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Tampa company competes with Amazon to help online retailers deliver

The Fulfillment Lab handles customizable shipping from manufacturer to customer.
Rick Nelson, owner of The Fulfillment Lab, poses for a portrait in his office, Monday, Feb. 15, 2021 in Tampa.
Rick Nelson, owner of The Fulfillment Lab, poses for a portrait in his office, Monday, Feb. 15, 2021 in Tampa. [ MARTHA ASENCIO RHINE | Times ]
Published Feb. 17

Rick Nelson’s 9-year-old Tampa-based company, The Fulfillment Lab, operates as a local competitor to companies such as Amazon by handling the personalized shipping of products sold online, both nationally and internationally.

Say a retailer is trying to get a blanket to a customer who purchased it through their website. The retailer can use The Fulfillment Lab’s cloud-based software to check the blanket manufacturer’s inventory, which is stored in The Fulfillment Lab’s dozen or so warehouses in the U.S. and overseas. From the warehouse, a third-party carrier such as UPS, FedEx or DHL delivers the product to the customer.

Nelson’s company has about 150 employees and more than 500 clients in the U.S. and around the world in retail sectors from clothing to electronics.

Being so tied to e-commerce helped the company thrive during the coronavirus pandemic. And Nelson, 45, expects the company’s revenue to triple in the next 18 months.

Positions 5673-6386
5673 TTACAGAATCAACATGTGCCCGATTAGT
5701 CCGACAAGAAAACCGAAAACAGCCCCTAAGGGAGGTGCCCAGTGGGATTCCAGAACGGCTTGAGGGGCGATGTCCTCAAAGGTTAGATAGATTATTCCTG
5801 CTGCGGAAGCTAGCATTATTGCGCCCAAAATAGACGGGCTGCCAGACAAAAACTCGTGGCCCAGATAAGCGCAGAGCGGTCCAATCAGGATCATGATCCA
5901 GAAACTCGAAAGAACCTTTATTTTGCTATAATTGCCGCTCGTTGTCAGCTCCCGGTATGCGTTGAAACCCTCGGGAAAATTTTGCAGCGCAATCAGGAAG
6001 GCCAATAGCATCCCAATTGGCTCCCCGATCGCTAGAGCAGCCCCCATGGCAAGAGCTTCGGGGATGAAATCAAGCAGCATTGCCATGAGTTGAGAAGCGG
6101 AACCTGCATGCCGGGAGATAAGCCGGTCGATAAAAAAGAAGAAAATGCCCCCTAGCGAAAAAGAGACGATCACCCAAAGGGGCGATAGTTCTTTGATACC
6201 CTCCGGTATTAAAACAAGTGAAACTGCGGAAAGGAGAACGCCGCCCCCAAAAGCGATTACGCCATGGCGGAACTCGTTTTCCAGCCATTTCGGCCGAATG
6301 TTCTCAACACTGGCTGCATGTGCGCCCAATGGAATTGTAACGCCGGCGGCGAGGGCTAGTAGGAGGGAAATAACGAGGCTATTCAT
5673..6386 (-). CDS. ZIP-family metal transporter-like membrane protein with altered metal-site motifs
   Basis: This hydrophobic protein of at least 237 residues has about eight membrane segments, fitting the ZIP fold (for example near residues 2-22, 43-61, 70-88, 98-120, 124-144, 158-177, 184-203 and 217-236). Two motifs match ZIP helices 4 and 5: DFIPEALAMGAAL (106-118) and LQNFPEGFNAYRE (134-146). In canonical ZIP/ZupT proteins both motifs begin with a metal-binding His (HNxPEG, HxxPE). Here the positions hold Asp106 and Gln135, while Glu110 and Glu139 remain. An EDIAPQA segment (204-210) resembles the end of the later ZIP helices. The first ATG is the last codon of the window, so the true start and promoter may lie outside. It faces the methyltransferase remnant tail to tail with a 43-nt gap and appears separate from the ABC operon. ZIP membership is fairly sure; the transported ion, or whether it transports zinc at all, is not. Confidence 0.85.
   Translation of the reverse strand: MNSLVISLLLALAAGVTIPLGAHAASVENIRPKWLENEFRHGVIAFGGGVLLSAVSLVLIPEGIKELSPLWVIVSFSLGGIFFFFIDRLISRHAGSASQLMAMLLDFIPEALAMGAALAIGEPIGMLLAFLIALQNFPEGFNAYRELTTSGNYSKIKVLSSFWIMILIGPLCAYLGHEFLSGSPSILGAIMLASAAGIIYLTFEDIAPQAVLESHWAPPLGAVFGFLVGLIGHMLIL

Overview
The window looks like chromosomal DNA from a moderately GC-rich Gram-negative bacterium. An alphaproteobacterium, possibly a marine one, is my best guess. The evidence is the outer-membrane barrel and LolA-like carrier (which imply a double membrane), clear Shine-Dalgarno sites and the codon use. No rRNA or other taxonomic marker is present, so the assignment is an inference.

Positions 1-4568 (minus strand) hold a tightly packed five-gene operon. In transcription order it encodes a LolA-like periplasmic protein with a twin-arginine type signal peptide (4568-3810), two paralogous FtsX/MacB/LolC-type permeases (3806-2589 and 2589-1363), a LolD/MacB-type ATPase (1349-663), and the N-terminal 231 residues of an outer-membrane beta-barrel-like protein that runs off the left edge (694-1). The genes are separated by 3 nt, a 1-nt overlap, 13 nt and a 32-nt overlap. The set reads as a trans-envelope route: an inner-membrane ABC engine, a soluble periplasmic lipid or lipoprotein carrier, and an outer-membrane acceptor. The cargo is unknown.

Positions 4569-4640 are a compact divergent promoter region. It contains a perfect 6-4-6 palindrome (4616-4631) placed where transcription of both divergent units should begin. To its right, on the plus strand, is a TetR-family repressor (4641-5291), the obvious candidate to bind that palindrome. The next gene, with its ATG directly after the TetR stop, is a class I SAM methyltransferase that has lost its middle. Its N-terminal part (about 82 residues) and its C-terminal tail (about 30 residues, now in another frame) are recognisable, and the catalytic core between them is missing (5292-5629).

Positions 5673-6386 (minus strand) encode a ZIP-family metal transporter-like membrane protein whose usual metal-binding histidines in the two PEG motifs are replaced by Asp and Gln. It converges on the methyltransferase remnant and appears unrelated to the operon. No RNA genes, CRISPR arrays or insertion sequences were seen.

Born and raised in Tampa, Nelson spoke with the Tampa Bay Times about how he built his business. The interview has been edited for clarity and length.

How does one enter the fulfillment industry?

I realized that there was a major gap in the technology being used for fulfillment. Retailers were saying, for example, they had questions about how much product they had in their warehouses. So I have 1,000. But what does that mean to me? If I’m selling 2,000 a day, that means in 12 hours, I’m in big trouble. Or if I have 1,000, but I’m selling one a day, I have three years of inventory.

That seems very simple. But the thing is, no one was implementing that. So we took velocity, which is the number of products going out per day, tied to what a manufacturer’s lead time would be (for creating the product), and then we would calculate when retailers would need to reorder.

I had these ideas of where the big gaps were. And so I went to some manufacturers, and I said, “Do you work with fulfillment companies? How do you tie to them?” We don’t, (the manufacturers said).

So I said, what if I could have a platform that can give you insight into your retailers’ inventory and volume and velocity. That would help you better forecast and be prepared for reorders.

This is the biggest problem, where they always need it today, but they knew they needed it two weeks ago, but nobody told them.

So I started to work with manufacturers, who then said, we need to get our retail clients using you because this is going to make everyone’s life easier.

How did you build up your company to where it stands today?